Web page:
Brennan: Cats needed Tipp test

KILKENNY’S mental toughness is what the All-Ireland champions must preserve if they are to retain their standing as the number one team in the country.

That’s the view of leading forward Eddie Brennan, one of the team’s most prolific goal-scorers of recent times and a key contributor in general play to the Cats’ 14th league title success against Tipperary in Thurles on Sunday.

Brennan made his comments in the context of the possible threat from Tipperary in the upcoming championship, commenting that while Liam Sheedy’s team is being talked about as the one ‘best equipped’ to take the Liam MacCarthy Cup from them, the reality is that any team is capable of managing it.

“If any team goes out on any given day and hurls and approaches a match the same as Tipp did, then they are capable of doing that. We know ourselves that if we go into any match not respecting opposition then we are in big bother. That’s one quality about this team – we have the utmost respect for opposition. If we didn’t, if we had this idea that we were unbeatable, then we’d be blown out the gate. And that’s not just talking the talk – that is the real fact.’’

The Portlaoise-based Garda also recognises that Tipp can call on the like of Conor O’Mahony and Eoin Kelly, still their highest rated forward and kept out by a back problem. “In fairness they are a very good side. They are building, but it’s like everything else, success just doesn’t happen overnight. But, you have to say they are moving in the right direction. They are serious opposition.’’

Within the Kilkenny squad the ‘first pressure’ starts from within – the challenge to be ‘part of the match day.’ And, he accepts that the pressure for places is certain to grow after performances from some of the fringe players on Sunday.

From that perspective, Brennan agreed that their victory over Tipp told a lot about the character in the squad. “A lot of our fringe players really stepped up and proved they have what it takes. In fairness, Richie Hogan showed what he’s been promising to do and it augurs well for him in the future. Aidan Fogarty was magnificent, Michael Grace got his first taste of championship-style hurling and he gave it his all and the same with Michael Rice.

“Every team looks back over the years. Maybe they have won an All-Ireland or a League and they and see the missed opportunities. That is the one thing Brian has drummed into us at the moment – that you have a loan of the jersey and it’s a case of maybe making the most of it.’’

The game also showed that the Tipp/Kilkenny rivalry is now back with a lot of bite. “We know Tipperary long enough and that they have right good hurlers. If we had gone up there any way off the pace or not expecting the type of game we got, they would have blown us out of the park. If the shoe was on the other foot, if they had beaten us like that (in Nowlan Park) I’m sure we would have been fired up for it too. Tipp being Tipp, you expect nothing else.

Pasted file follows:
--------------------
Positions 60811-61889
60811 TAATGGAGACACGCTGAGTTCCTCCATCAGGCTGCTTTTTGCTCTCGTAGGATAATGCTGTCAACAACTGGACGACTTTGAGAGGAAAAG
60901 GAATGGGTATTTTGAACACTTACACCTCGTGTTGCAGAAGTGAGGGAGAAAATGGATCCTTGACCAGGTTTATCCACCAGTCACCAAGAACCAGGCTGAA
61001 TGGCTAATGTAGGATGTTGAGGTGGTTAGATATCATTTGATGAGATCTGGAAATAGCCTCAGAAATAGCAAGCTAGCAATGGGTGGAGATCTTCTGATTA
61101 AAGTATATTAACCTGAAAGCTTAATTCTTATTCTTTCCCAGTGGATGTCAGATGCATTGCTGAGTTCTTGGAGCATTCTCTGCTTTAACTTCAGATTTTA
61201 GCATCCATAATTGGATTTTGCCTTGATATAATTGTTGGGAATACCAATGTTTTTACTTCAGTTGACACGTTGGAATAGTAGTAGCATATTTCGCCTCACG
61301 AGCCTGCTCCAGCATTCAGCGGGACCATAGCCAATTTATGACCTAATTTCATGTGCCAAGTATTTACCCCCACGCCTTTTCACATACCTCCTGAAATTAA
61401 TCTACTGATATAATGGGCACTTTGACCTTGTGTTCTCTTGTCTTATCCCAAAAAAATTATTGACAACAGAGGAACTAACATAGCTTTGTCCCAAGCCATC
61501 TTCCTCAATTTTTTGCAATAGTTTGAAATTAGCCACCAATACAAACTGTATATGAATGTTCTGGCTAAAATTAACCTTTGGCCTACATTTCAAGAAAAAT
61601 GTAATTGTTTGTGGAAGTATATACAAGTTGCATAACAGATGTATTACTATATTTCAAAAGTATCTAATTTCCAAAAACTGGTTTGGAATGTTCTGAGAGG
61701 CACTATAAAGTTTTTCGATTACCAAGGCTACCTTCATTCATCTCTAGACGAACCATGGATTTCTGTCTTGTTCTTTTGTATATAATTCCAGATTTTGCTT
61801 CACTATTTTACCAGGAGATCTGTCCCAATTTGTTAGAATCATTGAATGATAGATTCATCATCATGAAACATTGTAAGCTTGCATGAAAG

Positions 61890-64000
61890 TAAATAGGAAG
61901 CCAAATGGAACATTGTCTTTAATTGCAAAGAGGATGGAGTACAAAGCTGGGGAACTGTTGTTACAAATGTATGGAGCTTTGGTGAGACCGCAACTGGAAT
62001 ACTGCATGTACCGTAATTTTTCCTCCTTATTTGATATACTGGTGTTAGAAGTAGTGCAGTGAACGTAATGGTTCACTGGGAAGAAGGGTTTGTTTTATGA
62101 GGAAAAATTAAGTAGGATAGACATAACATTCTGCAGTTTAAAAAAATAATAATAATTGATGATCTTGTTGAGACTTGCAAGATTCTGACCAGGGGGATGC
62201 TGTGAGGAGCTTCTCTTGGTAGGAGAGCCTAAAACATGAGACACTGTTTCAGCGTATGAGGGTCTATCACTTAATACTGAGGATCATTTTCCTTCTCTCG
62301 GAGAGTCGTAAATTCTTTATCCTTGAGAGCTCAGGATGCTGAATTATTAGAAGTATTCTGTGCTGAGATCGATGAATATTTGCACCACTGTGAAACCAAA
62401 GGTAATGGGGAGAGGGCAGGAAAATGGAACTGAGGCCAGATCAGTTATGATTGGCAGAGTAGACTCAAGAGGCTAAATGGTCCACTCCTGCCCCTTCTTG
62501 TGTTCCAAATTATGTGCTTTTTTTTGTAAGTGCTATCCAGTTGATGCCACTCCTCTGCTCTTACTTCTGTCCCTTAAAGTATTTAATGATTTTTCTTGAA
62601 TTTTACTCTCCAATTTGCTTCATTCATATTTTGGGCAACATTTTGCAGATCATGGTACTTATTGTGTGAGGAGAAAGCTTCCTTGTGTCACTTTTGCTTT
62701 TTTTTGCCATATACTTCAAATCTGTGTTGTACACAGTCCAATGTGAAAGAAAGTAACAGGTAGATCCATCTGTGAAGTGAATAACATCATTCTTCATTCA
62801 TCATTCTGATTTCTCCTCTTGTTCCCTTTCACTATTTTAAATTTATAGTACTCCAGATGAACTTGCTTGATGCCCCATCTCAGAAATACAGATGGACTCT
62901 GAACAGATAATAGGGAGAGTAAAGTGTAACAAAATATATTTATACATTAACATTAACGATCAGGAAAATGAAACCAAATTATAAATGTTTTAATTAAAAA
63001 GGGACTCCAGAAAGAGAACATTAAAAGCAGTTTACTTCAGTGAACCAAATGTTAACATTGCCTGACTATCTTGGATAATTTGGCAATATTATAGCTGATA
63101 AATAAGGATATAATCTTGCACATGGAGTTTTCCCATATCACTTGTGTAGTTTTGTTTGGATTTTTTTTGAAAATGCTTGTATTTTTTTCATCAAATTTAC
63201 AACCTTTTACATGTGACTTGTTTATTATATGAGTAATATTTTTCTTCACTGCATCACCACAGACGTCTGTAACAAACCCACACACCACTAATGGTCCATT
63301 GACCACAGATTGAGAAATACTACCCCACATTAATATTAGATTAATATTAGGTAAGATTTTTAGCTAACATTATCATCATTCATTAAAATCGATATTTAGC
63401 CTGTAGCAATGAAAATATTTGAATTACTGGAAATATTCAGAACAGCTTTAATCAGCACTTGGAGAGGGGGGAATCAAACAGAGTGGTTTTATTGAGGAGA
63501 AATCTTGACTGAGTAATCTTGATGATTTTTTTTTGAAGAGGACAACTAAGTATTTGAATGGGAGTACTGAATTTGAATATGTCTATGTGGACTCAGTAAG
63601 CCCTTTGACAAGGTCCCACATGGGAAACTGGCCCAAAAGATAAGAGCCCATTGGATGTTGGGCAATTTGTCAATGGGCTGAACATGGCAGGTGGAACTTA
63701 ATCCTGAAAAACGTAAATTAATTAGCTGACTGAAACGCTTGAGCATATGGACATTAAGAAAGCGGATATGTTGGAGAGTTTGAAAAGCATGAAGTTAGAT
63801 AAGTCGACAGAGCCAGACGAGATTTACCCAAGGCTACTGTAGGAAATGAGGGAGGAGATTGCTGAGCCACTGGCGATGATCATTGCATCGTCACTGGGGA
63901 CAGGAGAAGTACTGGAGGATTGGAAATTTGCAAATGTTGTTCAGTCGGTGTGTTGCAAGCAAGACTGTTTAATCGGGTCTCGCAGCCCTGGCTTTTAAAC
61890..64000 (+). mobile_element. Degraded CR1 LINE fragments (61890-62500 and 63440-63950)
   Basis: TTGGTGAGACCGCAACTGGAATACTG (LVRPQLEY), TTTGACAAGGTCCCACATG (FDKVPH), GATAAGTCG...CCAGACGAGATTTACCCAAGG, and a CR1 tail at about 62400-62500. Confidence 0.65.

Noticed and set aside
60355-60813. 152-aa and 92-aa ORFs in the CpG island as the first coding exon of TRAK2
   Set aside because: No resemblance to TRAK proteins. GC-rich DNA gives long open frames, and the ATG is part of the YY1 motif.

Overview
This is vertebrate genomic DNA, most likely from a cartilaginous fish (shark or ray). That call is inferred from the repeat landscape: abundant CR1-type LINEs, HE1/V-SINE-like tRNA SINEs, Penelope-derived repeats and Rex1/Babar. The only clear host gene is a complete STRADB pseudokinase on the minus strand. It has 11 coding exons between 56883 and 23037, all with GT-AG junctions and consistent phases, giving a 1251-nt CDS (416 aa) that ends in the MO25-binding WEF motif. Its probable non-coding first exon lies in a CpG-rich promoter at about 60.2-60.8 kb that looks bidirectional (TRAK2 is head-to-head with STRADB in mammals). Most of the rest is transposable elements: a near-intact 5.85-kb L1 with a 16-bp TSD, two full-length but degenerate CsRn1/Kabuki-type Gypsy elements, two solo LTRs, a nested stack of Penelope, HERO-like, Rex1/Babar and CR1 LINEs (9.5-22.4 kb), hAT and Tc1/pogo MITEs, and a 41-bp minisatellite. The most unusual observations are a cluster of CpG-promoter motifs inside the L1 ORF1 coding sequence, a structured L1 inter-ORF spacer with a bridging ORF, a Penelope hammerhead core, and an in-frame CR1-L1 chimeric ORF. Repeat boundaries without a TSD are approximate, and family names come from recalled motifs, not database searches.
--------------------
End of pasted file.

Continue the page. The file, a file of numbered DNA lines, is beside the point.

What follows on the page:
“There’s no point in saying otherwise, the doubts were probably there coming towards the end of the match. But once it got to extra time I just felt supremely confident. You could see that the Tipp lads were kind of out on their feet after giving it all. I think our bit of fitness got us home in the end and it was more the character and the spirit got us there. We knew it was going to be a massive battle and we got exactly what we expected.’’

Agreeing that the forced withdrawal of Brian Hogan (with a broken collar bone) had an upsetting effect on the defence for a while, Brennan said that the Kilkenny forwards had to accept a share of the responsibility for not fighting for possession more aggressively.

“I think we were allowing the Tipp backs to put out defence under pressure. Backs being backs they will deal with the pressure but there is only so long they can keep beating the ball out. Tipp were running at them in droves and they got the few breaks around the goal,’’ he added.

“You were beginning to wonder if this was going to be one of those days when Brian got injured. He has been such an integral part of the backs, but you won’t get a more natural replacement than John Tennyson.

“It was a battle of wills and physically it had everything. These are the matches you test yourselves on – what could happen to you in championship if you are not prepared. It was great to be made fight every step of the way and to come back and pull the win out of the bag. A match like that in Thurles, on a hot day – there’s no better way to see what we have in the tank.’’

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